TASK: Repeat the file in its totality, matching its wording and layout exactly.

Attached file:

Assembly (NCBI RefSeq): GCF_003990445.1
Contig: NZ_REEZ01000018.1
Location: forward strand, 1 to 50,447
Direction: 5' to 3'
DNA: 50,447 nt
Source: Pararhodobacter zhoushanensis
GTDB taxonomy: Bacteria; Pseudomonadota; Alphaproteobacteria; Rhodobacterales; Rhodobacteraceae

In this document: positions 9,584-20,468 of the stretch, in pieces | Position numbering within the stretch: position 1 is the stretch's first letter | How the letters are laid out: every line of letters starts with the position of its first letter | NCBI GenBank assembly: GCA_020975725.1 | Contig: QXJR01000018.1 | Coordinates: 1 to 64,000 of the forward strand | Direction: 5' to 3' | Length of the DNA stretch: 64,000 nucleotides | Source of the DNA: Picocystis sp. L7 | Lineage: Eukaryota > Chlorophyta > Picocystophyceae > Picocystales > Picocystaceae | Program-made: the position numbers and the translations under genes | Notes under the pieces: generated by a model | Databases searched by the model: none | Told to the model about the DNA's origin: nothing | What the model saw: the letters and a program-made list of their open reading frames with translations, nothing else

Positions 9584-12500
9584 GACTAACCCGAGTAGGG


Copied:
Assembly (NCBI RefSeq): GCF_003990445.1
Contig: NZ_REEZ01000018.1
Location: forward strand, 1 to 50,447
Direction: 5' to 3'
DNA: 50,447 nt
Source: Pararhodobacter zhoushanensis
GTDB taxonomy: Bacteria; Pseudomonadota; Alphaproteobacteria; Rhodobacterales; Rhodobacteraceae

In this document: positions 9,584-20,468 of the stretch, in pieces | Position numbering within the stretch: position 1 is the stretch's first letter | How the letters are laid out: every line of letters starts with the position of its first letter | NCBI GenBank assembly: GCA_020975725.1 | Contig: QXJR01000018.1 | Coordinates: 1 to 64,000 of the forward strand | Direction: 5' to 3' | Length of the DNA stretch: 64,000 nucleotides | Source of the DNA: Picocystis sp. L7 | Lineage: Eukaryota > Chlorophyta > Picocystophyceae > Picocystales > Picocystaceae | Program-made: the position numbers and the translations under genes | Notes under the pieces: generated by a model | Databases searched by the model: none | Told to the model about the DNA's origin: nothing | What the model saw: the letters and a program-made list of their open reading frames with translations, nothing else

Positions 9584-12500
9584 GACTAACCCGAGTAGGG